Gene Siskel test: is the movie you’re watching more interesting than a documentary featuring the same actors chatting over lunch, My Dinner with Andre-style? Most movies seem to fail this test. Stand Up Guys doesn’t even come close.
When you cast Al Pacino, Christopher Walken, and Alan Arkin as your leads, you don’t have to do much. 90 minutes of pure improv would have been more than enough to win me over. Unfortunately, Stand Up Guys is the kind of half-hearted, half-serious Tarantino-esque pulp that went out of style in the late 90s. It’s always a pleasure to see these guys in action, but this material is so weak it drains all the fun away.
As the film begins, Pacino’s “Val” has just been released from prison for an undisclosed crime. He’s picked up by Walken’s “Doc”, and he “wants to party.” Off to the whorehouse. Uh-oh, Val can’t get it up. A trip to the pharmacy, a handful of pills…oh, come on, guys – Viagra jokes? Already?
And…nothing much happens. “Meandering” is the right word for the script, by Noah Haidle, which is driven not by its character’s actions or ambitions but by completely random events. A car stolen on a whim, a naked woman found in the trunk, two trips to the diner, two trips to the hospital, three (!) trips to the whorehouse…call it a road movie that doesn’t go anywhere.
There is some semblance of a story in here, which the script keeps in the background, and slowly doles out little bits of along the way. Val and Doc were bank robbers (maybe…) and Hirsch (Arkin) – who they break out of a retirement home – was their getaway driver. Something went wrong during a job, and the local Mafioso’s son was killed.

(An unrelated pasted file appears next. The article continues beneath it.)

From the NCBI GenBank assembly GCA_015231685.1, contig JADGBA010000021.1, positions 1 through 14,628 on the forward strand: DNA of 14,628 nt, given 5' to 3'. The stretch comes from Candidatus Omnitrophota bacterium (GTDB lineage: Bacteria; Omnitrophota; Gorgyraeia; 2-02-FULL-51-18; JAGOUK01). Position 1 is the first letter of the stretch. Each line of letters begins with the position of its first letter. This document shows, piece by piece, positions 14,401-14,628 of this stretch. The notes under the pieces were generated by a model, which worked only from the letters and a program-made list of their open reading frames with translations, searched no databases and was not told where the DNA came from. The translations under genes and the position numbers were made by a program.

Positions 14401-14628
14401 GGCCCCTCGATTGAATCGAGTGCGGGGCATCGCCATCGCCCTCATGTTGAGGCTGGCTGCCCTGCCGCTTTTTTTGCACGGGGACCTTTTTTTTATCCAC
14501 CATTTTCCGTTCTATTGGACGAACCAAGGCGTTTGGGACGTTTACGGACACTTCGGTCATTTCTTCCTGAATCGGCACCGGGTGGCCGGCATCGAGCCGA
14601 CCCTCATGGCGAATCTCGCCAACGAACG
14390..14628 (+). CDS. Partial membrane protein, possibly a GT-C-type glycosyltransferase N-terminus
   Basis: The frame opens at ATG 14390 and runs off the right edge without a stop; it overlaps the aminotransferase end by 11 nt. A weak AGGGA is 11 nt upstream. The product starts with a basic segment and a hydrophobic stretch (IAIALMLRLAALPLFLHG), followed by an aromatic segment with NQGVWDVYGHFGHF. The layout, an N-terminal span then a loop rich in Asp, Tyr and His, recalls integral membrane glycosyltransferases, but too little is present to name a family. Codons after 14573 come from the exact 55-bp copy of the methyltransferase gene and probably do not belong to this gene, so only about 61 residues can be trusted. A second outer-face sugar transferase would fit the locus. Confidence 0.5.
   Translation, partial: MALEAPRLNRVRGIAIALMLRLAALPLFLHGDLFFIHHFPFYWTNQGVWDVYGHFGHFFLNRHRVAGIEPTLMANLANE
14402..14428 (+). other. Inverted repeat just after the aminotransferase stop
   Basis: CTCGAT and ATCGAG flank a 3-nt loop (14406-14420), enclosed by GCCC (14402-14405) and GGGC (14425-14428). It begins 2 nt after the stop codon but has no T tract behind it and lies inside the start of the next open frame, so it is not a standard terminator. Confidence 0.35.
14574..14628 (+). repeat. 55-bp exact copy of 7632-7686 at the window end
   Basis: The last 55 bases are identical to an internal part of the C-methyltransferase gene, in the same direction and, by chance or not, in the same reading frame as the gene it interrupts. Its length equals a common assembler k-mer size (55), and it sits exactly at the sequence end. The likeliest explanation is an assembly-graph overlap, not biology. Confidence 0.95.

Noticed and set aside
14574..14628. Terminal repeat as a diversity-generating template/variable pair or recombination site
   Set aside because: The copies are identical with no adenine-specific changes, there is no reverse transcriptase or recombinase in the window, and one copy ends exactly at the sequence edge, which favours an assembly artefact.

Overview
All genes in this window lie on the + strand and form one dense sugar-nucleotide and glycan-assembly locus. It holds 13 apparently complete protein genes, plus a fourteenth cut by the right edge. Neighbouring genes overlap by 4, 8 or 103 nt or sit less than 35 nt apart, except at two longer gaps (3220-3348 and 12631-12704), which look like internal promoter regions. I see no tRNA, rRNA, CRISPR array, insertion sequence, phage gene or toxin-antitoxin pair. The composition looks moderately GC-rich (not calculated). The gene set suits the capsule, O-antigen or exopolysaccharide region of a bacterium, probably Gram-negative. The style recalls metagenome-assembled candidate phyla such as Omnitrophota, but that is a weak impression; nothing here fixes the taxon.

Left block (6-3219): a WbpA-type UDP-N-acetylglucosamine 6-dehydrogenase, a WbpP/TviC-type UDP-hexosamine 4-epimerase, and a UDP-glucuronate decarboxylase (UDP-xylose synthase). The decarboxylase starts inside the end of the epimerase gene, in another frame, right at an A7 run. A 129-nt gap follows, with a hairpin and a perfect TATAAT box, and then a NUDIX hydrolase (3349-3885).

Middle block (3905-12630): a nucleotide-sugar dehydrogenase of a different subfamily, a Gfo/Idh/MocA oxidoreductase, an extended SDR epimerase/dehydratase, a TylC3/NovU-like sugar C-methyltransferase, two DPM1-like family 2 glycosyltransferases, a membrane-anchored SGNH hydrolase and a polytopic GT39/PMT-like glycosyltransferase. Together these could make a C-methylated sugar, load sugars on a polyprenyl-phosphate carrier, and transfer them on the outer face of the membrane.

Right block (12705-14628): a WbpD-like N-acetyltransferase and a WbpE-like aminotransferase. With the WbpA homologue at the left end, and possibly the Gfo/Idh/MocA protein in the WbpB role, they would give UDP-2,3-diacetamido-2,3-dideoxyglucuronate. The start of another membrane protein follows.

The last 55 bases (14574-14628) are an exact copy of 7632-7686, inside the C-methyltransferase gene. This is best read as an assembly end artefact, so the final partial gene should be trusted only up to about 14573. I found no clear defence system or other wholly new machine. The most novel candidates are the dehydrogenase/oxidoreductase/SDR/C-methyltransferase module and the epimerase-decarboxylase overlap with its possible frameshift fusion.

Val went up for the crime, and upon his release, the Mafioso (Mark Margolis) wants Doc to kill him. By – let’s be arbitrary – 10:00 the next morning, to give us some time to kill, roughly enough to fill a short-ish feature.
This is actually a decent-enough story; a starting point, at least to drop the scenario and let the actors do their thing. Precisely what Stand Up Guys doesn’t do. I hate this kind of storytelling. Hiding information from us, then revealing it later on is not a “twist”, nor is it story progression. It’s bad writing, and makes the film less about the story, and more about the way you’ve decided to tell it.
But even in a best-case scenario, this script was the geriatric version of 21 & Over. I don’t know what in the world attracted Pacino, Walken, and Arkin to it, but their mere presence is more than the film deserves, and saves it from being a complete waste of time. All three are still a joy to watch, though Arkin’s role is minor, and Walken is pretty subdued (Pacino, meanwhile, is as out-there as he’s been recently).
Stand Up Guys was directed by Fisher Stevens, better known as a character actor (Short Circuit). I’m guessing someone owed him a favor, and the others – along with a talented supporting cast, featuring Julianna Margulies and Lucy Punch – jumped on board for the chance to work together. It certainly wasn’t based on the strength of the screenplay.
Jon Bon Jovi provided some original songs for the film, including the hearfelt Not Running Anymore; like the cast, his participation mostly goes to waste.